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04.21 Dutch engineers build world's biggest sun-seeking solar farm [A replacement of lost Arctic ice?]
04.10 Glaciers and arctic ice are vanishing. Time to get radical before it's too late [Willfully ignorant "conservatives" and corporately-bribed liberals diddle self-obsessively while life on earth dies]
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US Politics, Policy & 'Culture'
04.18 Bernie Sanders 'Raises the Bar Even Further' on Climate With Vow to Ban Fracking, All New Fossil Fuel Projects [Mindlessly killing ourselves must stop]
Economics & Corrupt Capitalism
04.21 Progressive Capitalism Is Not an Oxymoron [For the good of the public and healthier economic growth, can we make government and financial markets behave morally?]
04.19 The Pentagon’s Bottomless Money Pit [pdf; Until the Pentagon can pass audits, use their allocated budget to fight causes of global warming]
International & Futurism
04.19 Ways to Save the World
Dear President Obama: A Modest Medicare Proposal
20 August 2009
Dear President Obama,
My proposal is not the "single payer Medicare for all" that many of us would prefer, but simply "Medicare for anybody who wants to buy in."
I understand you're thinking of dumping your "public option" because of all the demagoguery by Sarah Palin and Dick Armey and Newt Gingrich and their crowd on right-wing radio and Fox. Fine. Good idea, in fact.
Instead, let's make it simple. Please let us buy into Medicare.
It would be so easy. You don't have to reinvent the wheel with this so-called "public option" that's a whole new program from the ground up. Medicare already exists. It works. Some people will like it, others won't—just like the Post Office versus FedEx analogy you're so comfortable with.
Just pass a simple bill—it could probably be just a few lines, like when Medicare was expanded to include disabled people—that says that any American citizen can buy into the program at a rate to be set by the Centers for Medicare and Medicaid Services (CMS) and the Department of Health and Human Services (HHS), which reflects the actual cost for us to buy into it.
So it's revenue neutral!
To make it available to people of low income, raise the rates slightly for all currently non-eligible people (like me—under 65) to cover the cost of below-200%-of-poverty people. Revenue neutral again.
Most of us will do damn near anything to get out from under the thumbs of the multi-millionaire CEOs who are running our current insurance programs.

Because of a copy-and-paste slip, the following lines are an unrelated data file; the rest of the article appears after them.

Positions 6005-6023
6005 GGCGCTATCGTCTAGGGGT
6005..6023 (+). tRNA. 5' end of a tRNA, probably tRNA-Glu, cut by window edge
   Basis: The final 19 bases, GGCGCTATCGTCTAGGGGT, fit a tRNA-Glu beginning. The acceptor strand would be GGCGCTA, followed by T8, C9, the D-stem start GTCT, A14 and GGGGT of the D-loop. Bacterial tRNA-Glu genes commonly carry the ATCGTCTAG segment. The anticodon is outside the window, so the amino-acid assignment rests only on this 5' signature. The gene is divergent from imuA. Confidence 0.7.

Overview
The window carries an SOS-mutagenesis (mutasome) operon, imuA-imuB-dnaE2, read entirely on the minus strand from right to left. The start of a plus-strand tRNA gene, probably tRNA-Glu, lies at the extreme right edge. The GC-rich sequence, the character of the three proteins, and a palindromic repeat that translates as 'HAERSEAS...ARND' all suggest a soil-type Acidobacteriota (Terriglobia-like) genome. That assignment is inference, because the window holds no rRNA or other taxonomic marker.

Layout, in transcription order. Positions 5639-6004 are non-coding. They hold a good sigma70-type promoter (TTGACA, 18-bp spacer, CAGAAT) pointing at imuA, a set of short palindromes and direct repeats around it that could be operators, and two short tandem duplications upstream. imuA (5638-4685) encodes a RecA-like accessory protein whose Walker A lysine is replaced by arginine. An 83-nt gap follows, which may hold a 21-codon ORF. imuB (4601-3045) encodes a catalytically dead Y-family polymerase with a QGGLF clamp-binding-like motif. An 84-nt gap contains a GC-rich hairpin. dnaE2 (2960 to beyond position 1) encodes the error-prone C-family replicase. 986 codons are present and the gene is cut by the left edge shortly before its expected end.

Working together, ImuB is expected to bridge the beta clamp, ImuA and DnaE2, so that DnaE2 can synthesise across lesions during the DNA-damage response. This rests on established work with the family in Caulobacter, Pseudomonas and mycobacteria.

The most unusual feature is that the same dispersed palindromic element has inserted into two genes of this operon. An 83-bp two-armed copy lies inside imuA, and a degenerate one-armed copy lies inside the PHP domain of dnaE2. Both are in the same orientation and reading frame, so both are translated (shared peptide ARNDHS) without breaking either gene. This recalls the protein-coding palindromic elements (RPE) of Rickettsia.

Most of us will do damn near anything to get out from under the thumbs of the multi-millionaire CEOs who are running our current insurance programs. Sign me up!
This lets you blow up all the rumors about death panels and grandma and everything else: everybody knows what Medicare is. Those who scorn it can go with Blue Cross. Those who like it can buy into it. Simplicity itself.
Of course, we'd like a few fixes, like letting Medicare negotiate drug prices and filling some of the holes Republicans and AARP and the big insurance lobbyists have drilled into Medicare so people have to buy "supplemental" insurance, but that can wait for the second round. Let's get this done first.
Simple stuff. Medicare for anybody who wants it. Private health insurance for those who don't. Easy message. Even Max Baucus and Chuck Grassley can understand it. Sarah Palin can buy into it, or ignore it. No death panels, no granny plugs, nothing. Just a few sentences.
Replace the "you must be disabled or 65" with "here's what it'll cost if you want to buy in, and here's the sliding scale of subsidies we'll give you if you're poor, paid for by everybody else who's buying in." (You could roll back the Reagan tax cuts and make it all free, but that's another rant.)
We elected you because we expected you to have the courage of your convictions. Here's how. Not the "single payer Medicare for all" that many of us would prefer, but a simple, "Medicare for anybody who wants to buy in."
Thom Hartmann can be heard daily on his radio show 12pm-3pm ET. Visit www.thomhartmann.com to stream live or find a station near you.
This article was originally published by the Huffington Post and is republished in the Baltimore Chronicle with permission of the author.
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This story was published on August 20, 2009.